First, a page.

the other interpretation can always be forced with parentheses.
The notation R S for the relational image of S through R is an abbrevia-
k
pair (R, S ). The notation R for iteration of a relation is an abbreviation for
the expression iter k R, the application of the curried function iter to the two
arguments k and R. Finally, the symbols , \, and are used as operations in
3.1.3 Layout
3.2 Specifications
A Z specification document consists of interleaved passages of formal, mathemat-
ical text and informal prose explanation. The formal text consists of a sequence
of paragraphs which gradually introduce the schemas, global variables and basic
types of the specification, each paragraph building on the ones which come before
it. Except in the case of free type definitions (see Section 3.10), recursion is not
allowed.
Each paragraph may define one or more names for schemas, basic types,
global variables or global constants. It may use the names defined by preceding
paragraphs, and the names it defines are available in the paragraphs which follow.
This gradual building-up of the vocabulary of a specification is called the principle
of definition before use. The scope of each global name extends from its definition
to the end of the specification.
In presenting a formal specification, it is often convenient to show the para-
graphs in an order different from the one they would need to have for the rule of
definition before use to be obeyed. Some software tools may be able to perform
analysis on specifications presented in this way, but there must always exist a
possible order which obeys the rule. The account of the language in this manual
assumes that the paragraphs of a specification are presented in this order.
There are several kinds of paragraph. Basic type definitions, axiomatic de-
scriptions, constraints, schema definitions, and abbreviation definitions are de-
scribed here; generic schema and constant definitions are described in Section
3.9; and free type definitions are described in Section 3.10.
Declaration
Paragraph ::= [
Predicate; . . . ; Predicate ]
An axiomatic description introduces one or more global variables, and optionally
specifies a constraint on their values. These variables must not have a previous
global declaration, and their scope extends from their declaration to the end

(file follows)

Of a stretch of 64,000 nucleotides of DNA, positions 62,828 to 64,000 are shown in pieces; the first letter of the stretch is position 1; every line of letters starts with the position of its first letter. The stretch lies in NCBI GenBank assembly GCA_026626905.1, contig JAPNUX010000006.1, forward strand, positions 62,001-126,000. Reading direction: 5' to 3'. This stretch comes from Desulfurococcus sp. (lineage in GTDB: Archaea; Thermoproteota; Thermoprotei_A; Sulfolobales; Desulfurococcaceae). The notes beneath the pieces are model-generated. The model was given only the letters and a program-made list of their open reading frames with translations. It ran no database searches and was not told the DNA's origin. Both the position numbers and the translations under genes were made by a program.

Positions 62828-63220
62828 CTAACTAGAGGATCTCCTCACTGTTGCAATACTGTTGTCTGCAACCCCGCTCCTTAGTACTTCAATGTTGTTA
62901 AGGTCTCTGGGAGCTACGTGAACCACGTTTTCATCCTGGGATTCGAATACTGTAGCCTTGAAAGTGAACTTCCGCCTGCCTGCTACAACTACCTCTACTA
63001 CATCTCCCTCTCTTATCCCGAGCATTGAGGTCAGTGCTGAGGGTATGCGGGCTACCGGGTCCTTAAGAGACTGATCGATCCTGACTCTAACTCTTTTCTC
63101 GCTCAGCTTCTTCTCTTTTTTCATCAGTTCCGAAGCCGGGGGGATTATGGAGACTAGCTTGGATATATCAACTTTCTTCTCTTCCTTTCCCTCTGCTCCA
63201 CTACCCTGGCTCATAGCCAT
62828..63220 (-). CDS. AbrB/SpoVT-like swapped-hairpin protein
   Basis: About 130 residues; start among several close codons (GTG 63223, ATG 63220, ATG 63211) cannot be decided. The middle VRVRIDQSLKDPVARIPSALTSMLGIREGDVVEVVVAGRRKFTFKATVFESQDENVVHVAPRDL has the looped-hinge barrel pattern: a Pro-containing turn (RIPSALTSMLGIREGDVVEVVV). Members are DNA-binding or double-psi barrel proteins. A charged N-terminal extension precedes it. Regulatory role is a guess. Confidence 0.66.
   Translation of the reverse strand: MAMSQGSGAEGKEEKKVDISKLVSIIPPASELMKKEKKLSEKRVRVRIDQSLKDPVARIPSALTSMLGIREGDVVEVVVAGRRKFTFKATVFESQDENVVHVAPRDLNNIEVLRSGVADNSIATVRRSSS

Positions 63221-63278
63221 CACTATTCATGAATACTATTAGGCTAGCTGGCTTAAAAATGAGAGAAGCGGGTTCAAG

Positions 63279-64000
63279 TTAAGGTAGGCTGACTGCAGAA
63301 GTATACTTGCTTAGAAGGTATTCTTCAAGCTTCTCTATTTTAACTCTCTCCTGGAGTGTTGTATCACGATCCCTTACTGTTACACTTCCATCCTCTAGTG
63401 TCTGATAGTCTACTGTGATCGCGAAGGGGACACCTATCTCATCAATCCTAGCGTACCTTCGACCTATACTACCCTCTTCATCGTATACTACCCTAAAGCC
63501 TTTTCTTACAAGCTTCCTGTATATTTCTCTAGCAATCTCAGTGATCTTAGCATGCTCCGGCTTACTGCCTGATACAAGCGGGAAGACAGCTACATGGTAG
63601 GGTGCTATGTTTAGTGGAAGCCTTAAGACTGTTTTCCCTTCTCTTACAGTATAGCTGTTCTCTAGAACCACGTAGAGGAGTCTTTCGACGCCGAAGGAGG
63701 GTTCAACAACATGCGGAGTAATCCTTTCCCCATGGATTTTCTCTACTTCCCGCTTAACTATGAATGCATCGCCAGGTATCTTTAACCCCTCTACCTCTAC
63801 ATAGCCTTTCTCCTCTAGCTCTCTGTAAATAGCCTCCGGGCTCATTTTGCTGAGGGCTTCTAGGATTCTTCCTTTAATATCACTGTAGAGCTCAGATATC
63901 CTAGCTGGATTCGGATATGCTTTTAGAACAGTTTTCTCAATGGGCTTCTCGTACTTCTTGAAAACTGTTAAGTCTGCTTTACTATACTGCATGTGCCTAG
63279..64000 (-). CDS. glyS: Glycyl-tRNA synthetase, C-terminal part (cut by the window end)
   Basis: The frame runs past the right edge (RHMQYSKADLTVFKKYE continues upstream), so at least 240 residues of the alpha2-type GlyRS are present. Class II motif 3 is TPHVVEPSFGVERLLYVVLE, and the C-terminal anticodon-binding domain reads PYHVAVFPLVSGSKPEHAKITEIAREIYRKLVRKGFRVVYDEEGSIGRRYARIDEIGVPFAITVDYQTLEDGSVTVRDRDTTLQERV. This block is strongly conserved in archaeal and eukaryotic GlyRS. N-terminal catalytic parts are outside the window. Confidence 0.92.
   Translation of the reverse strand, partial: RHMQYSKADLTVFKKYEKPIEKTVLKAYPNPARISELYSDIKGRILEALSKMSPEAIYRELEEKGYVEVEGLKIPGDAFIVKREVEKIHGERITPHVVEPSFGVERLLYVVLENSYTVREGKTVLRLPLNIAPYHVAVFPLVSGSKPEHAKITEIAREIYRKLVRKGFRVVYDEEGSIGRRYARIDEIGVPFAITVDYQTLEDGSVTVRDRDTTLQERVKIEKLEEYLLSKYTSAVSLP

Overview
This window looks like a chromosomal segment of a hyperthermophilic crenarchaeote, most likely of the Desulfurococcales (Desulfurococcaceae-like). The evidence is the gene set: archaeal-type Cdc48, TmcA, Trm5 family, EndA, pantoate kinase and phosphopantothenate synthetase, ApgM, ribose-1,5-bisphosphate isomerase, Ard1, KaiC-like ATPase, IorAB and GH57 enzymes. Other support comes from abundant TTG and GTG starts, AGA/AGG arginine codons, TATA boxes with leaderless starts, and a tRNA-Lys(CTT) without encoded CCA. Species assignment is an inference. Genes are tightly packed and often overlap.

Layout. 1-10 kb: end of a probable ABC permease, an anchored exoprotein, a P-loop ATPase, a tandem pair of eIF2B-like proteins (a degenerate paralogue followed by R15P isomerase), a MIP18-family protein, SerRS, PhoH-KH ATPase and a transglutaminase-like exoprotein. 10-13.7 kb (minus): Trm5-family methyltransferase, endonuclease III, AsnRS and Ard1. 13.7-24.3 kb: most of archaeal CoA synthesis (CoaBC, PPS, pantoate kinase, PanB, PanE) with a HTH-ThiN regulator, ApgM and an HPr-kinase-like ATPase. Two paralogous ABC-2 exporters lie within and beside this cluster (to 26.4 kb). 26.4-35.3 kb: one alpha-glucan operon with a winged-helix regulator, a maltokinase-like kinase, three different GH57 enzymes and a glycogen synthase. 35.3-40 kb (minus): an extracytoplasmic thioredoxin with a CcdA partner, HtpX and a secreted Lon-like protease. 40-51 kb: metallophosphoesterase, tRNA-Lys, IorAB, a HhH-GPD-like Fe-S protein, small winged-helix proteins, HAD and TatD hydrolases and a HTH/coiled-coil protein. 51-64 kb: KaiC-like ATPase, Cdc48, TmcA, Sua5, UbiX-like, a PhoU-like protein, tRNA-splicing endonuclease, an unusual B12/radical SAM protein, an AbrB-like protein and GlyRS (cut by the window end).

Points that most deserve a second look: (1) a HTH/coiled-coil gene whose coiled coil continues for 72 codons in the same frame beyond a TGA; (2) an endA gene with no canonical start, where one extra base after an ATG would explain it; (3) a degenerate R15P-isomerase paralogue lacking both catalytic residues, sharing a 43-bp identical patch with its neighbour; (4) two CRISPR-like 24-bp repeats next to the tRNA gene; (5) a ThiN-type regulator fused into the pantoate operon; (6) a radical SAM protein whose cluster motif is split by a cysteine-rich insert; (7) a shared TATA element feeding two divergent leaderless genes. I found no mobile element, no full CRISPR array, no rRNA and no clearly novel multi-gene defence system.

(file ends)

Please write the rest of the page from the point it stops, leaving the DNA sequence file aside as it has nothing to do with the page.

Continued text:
of the specification. The variables become part of the global signature of the
specification. The predicates relate the values of the new variables to each other
and to the values of variables that have been declared previously, and they become
part of the global property.
The slanted square brackets [ . . .] indicate that the dividing line and the
predicate list below it are optional, so that
Declaration
is an acceptable form of axiomatic description. If the predicate part is absent,
the default is the predicate true.
An example of an axiomatic description is the following definition of the
function square:
square :
∀n : •
square(n) = n ∗ n
3.2.3 Constraints
Schema-Name
Declaration
Paragraph ::= [
Predicate; . . . ; Predicate ]
3.4 Declarations
Variables are introduced and associated with types by declarations. As explained
in Section 2.2, a declaration may also require that the values of the variables
satisfy a certain property, which we call the constraint of the declaration. There
are two kinds of declaration in Z:
Basic-Decl ::= Ident, . . . , Ident : Expression
| Schema-Ref
The first kind introduces a collection of variables that are listed explicitly in the
declaration. In the declaration
x1 , . . . , x n : E
the expression E must have a set type t for some type t. The variables x 1 ,
. . . , xn are introduced with type t. The values of the variables are constrained
to lie in the set E . For example, the declaration
p, q : 1 . . 10
introduces two variables p and q. The expression 1 . . 10 has type , for it
is a set of integers. The type of p and q is therefore taken to be : they are
simply integers. This declaration constrains the values of p and q to lie between
1 and 10.
The second kind of declaration is a schema reference; it introduces the com-
ponents of the schema as variables, with the same types as they have in the
schema, and constrains their values to satisfy its property. For example, if A is
the schema
A
x, y :
x >y
then the declaration A introduces the variables x and y, both of type , with the
property that the value of x is greater than the value of y.
In every context where a single declaration is allowed, a sequence of declara-
tions may also appear:
Declaration ::= Basic-Decl; . . . ; Basic-Decl
This declaration introduces all the variables introduced by each of its constituent
basic declarations, with the same types. The values of these variables are con-
strained to satisfy all the properties from the basic declarations. The same vari-
able may be introduced by several of the basic declarations, provided it is given
the same type in each of them: this rule allows schemas that have components
52 The Z Language
in common to appear in the same declaration. The rule that types must match
allows for the merging of common components.
The scope of the variables introduced by a declaration is determined by the
context in which it appears: the variables may be global to the whole of the
succeeding specification, they may form the components of a schema, or they
may be local to a predicate or expression. However, the scope never includes the